Pituitary Tumors

Pituitary Tumors



Pituitary tumors are abnormal growths on the pituitary gland. Some tumors secrete hormones normally made by the pituitary gland.


Located in the center of the brain, the pituitary gland manufactures and secretes hormones that regulate growth, sexual development and functioning, and the fluid balance of the body. About 10% of all cancers in the skull are pituitary tumors. Pituitary adenomas (adenomas are tumors that grow from gland tissues) and pituitary tumors in children and adolescencents (craniopharyngiomas) are the most common types of pituitary tumors. They are usually benign and grow slowly. Even malignant pituitary tumors rarely spread to other parts of the body.
Pituitary adenomas do not secrete hormones but are likely to be larger and more invasive than tumors that do. Craniopharyngiomas are benign tumors that are extremely difficult to remove. Radiation does not stop them from spreading throughout the pituitary gland. Craniopharyngiomas account for less than 5% of all brain tumors. Pituitary tumors usually develop between the ages of 30 and 40, but half of all craniopharyngiomas occur in children, with symptoms most often appearing between the ages of five and ten.

Causes and symptoms

The cause of pituitary tumors is not known, but may be genetic. Symptoms related to tumor location, size, and pressure on neighboring structures include:
  • persistent headache on one or both sides, or in the center of the forehead
  • blurred or double vision; loss of peripheral vision
  • drooping eyelid caused by pressure on nerves leading to the eye
  • seizures
Symptoms related to hormonal imbalance include:
  • excessive sweating
  • loss of appetite
  • loss of interest in sex
  • inability to tolerate cold temperatures
  • nausea
  • high levels of sodium in the blood
  • menstrual problems
  • excessive thirst
  • frequent urination
  • dry skin
  • constipation
  • premature or delayed puberty
  • delayed growth in children
  • galactorrea (milk secretion in the absence of pregnancy or breast feeding)
  • low blood pressure
  • low blood sugar


As many as 40% of all pituitary tumors do not release excessive quantities of hormones into the blood. Known as clinically nonfunctioning, these tumors are difficult to distinguish from tumors that produce similar symptoms. They may grow to be quite large before they are diagnosed.
Endocrinologists and neuroendocrinologists base the diagnosis of pituitary tumors on:
  • the patient's own observations and medical history
  • physical examination
  • laboratory studies of the patient's blood and cerebrospinal fluid
  • x rays of the skull and other studies that provide images of the inside of the brain (CT, MRI)
  • vision tests
  • urinalysis


Some pituitary tumors stabilize without treatment, but a neurosurgeon will operate at once to remove the tumor (adenectomy) or pituitary gland (hypophysectomy) of a patient whose vision is deteriorating rapidly. Patients who have pituitary apoplexy may experience very severe headaches, have symptoms of stiff neck, and sensitivity to light. This condition is considered an emergency. Magnetic resonance imaging (MRI) is the best imaging technique for patients with these symptoms. If the tumor is small, surgery may be done through the nose. If the tumor is large, it may require opening the skull for tumor removal. Selected patients do well with proton beam radiosurgery (the use of high energy particles in the form of a high energy beam to destroy an overactive gland).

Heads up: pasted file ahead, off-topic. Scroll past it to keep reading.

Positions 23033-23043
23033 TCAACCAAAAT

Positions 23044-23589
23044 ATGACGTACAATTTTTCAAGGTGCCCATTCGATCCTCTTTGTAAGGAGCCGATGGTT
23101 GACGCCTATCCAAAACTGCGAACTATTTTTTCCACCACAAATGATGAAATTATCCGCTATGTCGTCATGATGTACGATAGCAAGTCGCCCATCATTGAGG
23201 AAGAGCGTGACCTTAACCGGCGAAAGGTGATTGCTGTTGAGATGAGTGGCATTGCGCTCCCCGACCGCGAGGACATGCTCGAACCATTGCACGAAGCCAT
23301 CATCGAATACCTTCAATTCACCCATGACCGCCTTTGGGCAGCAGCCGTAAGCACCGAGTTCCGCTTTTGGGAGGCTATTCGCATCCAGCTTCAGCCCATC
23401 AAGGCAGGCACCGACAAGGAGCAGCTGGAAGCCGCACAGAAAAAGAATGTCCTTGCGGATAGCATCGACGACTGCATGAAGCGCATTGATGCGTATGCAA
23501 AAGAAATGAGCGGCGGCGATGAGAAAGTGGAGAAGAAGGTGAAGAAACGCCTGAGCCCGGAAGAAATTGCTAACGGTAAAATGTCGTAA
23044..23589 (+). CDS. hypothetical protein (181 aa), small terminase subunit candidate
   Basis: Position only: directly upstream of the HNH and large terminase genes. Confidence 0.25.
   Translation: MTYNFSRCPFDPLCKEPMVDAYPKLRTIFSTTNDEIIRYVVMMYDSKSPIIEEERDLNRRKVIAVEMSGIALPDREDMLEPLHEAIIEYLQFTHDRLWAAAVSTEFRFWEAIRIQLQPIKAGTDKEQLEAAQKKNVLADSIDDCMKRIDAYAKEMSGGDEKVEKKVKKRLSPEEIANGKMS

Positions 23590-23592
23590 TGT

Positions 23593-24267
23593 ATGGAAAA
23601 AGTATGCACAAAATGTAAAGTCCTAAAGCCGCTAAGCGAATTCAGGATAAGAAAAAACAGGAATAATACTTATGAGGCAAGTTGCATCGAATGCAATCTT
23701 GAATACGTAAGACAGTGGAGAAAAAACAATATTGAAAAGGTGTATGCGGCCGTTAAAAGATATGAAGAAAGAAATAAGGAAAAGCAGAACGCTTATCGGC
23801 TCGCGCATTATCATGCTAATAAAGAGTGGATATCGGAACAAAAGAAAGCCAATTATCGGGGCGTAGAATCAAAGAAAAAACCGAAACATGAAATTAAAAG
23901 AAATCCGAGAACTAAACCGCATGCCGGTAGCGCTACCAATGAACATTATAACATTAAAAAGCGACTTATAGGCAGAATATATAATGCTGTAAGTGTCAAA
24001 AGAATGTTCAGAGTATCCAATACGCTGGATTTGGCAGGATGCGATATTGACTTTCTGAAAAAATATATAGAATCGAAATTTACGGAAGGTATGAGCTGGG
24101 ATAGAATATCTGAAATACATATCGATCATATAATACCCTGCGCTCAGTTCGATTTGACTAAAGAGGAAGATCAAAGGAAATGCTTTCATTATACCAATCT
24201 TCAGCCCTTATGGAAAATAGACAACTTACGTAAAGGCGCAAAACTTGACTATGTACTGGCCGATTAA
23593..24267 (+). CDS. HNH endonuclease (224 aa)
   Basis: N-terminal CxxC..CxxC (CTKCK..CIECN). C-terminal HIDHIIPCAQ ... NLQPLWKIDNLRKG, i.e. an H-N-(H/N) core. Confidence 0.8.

Treatment is determined by the type of tumor and by whether it has invaded tissues adjacent to the pituitary gland. Hormone-secreting tumors can be successfully treated with surgery, radiation, bromocriptine (Parlodel), Sandostatin (Octreotide), or other somatostatin analogues (drugs similar to somatostatin). Surgery is usually used to remove all or part of a tumor within the gland or the area surrounding it, and may be combined with radiation therapy to treat tumors that extend beyond the pituitary gland. Removal of the pituitary gland requires life-long hormone replacement therapy.
Radiation therapy can provide long-term control of the disease if it recurs after surgery, and radioactive pellets can be implanted in the brain to treat craniopharyngiomas. CV205-502, a new dopamine agonist (a drug that increases the effect of another, in this instance dopamine) can control symptoms of patients who do not respond to bromocriptine.


Pituitary tumors are usually curable. Following surgery, adults may gradually resume their normal activities, and children may return to school when the effects of the operation have diminished, and appetite and sense of well-being have returned. Patients should wear medical identification tags identifying their condition and the hormonal replacement medicines they take.



American Brain Tumor Association. 2770 River Road, Des Plaines, IL 60018. (800) 886-2289. 〈http://www.abta.org〉.
Brain Tumor Information Services. Box 405, Room J341, University of Chicago Hospitals, 5841 S. Maryland Ave., Chicago, IL 60637. (312) 684-1400.

Key terms

Agonist — A drug that increases the effectiveness of another drug.
Analogue — A drug that is similar to the drug from which it is derived.
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